Five years the series American presidents: Life Portraits, which won a Peabody Award, served as a year-long observation of C-SPAN's 20th anniversary. In 2004, C-SPAN celebrated its 25th anniversary, by which time the flagship network was viewed in 86 million homes, C-SPAN2 was in 70 million homes and C-SPAN3 was in eight million homes. On the anniversary date, C-SPAN repeated the first televised hour of floor debate in the House of Representatives from 1979 and, throughout the month, 25th anniversary features included "then and now" segments with journalists who had appeared on C-SPAN during its early years. Included in the 25th anniversary was an essay contest for viewers to write in about how C-SPAN has influenced their life regarding community service. For example, one essay contest winner wrote about how C-SPAN's non-fiction book programming serves as a resource in his charitable mission to record non-fiction audio books for people who are blind. To commemorate 25 years of taking viewer telephone calls, in 2005, C-SPAN had a 25-hour "call-in marathon", from 8:00 pm.
Eastern Time on Friday, October 7, concluding at 9:00 pm. Eastern Time on Saturday, October 8; the network had a viewer essay contest, the winner of, invited to co-host an hour of the broadcast from C-SPAN's Capitol
A hardcover or hardback book is one bound with rigid protective covers. It has a sewn spine which allows the book to lie flat on a surface when opened. Following the ISBN sequence numbers, books of this type may be identified by the abbreviation Hbk. Hardcover books are printed on acid-free paper, they are much more durable than paperbacks, which have flexible damaged paper covers. Hardcover books are marginally more costly to manufacture. Hardcovers are protected by artistic dust jackets, but a "jacketless" alternative is becoming popular: these "paper-over-board" or "jacketless hardcover" bindings forgo the dust jacket in favor of printing the cover design directly onto the board binding. If brisk sales are anticipated, a hardcover edition of a book is released first, followed by a "trade" paperback edition the next year; some publishers publish paperback originals. For popular books these sales cycles may be extended, followed by a mass market paperback edition typeset in a more compact size and printed on shallower, less hardy paper.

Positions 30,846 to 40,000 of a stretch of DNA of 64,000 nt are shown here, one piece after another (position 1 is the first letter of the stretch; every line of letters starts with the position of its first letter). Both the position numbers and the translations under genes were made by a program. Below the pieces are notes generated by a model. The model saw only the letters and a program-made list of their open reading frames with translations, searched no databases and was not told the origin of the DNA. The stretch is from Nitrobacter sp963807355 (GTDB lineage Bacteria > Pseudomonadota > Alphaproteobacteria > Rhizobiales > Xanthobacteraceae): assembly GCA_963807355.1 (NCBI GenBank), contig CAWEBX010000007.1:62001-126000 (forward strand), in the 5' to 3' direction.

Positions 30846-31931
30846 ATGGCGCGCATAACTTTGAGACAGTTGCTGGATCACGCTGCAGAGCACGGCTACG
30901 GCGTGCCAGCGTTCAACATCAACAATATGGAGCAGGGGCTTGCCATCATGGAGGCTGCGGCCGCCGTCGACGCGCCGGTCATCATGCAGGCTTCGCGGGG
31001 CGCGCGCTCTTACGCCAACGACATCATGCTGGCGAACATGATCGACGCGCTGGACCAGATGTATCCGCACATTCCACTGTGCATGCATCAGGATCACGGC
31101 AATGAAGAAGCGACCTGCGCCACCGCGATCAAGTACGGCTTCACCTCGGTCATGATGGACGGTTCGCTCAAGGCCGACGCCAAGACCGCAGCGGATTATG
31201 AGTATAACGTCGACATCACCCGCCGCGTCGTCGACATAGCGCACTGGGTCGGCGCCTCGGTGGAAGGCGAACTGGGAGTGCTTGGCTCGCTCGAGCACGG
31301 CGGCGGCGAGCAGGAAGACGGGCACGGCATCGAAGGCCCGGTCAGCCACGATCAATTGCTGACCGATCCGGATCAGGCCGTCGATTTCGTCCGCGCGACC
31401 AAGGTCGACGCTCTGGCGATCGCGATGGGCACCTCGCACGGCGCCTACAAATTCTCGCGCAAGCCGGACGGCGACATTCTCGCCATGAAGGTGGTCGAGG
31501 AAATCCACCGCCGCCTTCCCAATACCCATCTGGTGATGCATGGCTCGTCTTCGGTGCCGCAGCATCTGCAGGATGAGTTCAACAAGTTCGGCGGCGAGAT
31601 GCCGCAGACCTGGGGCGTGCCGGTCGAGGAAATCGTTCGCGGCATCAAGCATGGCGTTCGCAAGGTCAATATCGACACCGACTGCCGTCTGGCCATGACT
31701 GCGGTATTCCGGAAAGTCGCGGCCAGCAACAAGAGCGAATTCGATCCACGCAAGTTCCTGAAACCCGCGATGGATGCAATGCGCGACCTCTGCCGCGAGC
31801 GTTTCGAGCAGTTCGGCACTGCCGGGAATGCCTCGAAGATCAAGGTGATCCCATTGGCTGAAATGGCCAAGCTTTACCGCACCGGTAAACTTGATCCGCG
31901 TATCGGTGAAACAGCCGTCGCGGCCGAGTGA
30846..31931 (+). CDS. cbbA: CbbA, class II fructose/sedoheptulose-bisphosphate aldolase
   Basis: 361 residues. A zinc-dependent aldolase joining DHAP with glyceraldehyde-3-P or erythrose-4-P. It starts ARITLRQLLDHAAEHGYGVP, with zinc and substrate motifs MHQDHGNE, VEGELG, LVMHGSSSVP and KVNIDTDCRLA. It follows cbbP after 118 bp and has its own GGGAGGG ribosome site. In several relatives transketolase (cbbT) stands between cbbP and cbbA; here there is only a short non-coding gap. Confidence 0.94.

This is intended to, in part, prolong the life of the immediate buying boom that occurs for some best sellers: After the attention to the book has subsided, a lower-cost version in the paperback, is released to sell further copies. In the past the release of a paperback edition was one year after the hardback, but by the early twenty-first century paperbacks were released six months after the hardback by some publishers, it is unusual for a book, first published in paperback to be followed by a hardback. An example is the novel The Judgment of Paris by Gore Vidal, which had its revised edition of 1961 first published in paperback, in hardcover. Hardcover books are sold at higher prices than comparable paperbacks. Books for the general public are printed in hardback only for authors who are expected to be successful, or as a precursor to the paperback to predict sale levels. Hardcovers consist of a page block, two boards, a cloth or heavy paper covering; the pages are sewn together and glued onto a flexible spine between the boards, it too is covered by the cloth.
A paper wrapper, or dust jacket, is put over the binding, folding over each horizontal end of the boards. Dust jackets serve to protect the underlying cover from wear. On the folded part, or flap, over the front cover is a blurb, or a summary of the book; the back flap is. Reviews are placed on the back of the jacket. Many modern bestselling hardcover books use a partial cloth cover, with cloth covered board on the spine only, only boards covering the rest of the book. Bookbinding Paperback
Elle is a worldwide lifestyle magazine of French origin that focuses on fashion, beauty and entertainment. It was founded in 1945 by the writer Pierre Lazareff; the title "her," in French. Elle was founded in Paris the immediate aftermath of World War II and first sold as a supplement to France-Soir, edited at the time by Pierre Lazareff. Hélène Gordon-Lazareff, Elle's pioneering founder, returned to Paris from New York City to create a unique publication that grappled with the many forces shaping the lives of women in France in 1945. Women won the right to vote in 1944, Elle dived into long-form "newspaper-like" features on women's role in national politics and the growing feminist movement, its 100th issue, published on 14 October 1947, featured the work of Christian Dior just eight months after his debut show. Bridget Bardot graced her first Elle cover at age 17, on 7 January 1952, months before her screen debut in Manina, the Girl In the Bikini. By the 1960s, Elle had a readership of 800,000 across France and was said to "not so much reflect fashion as decree it."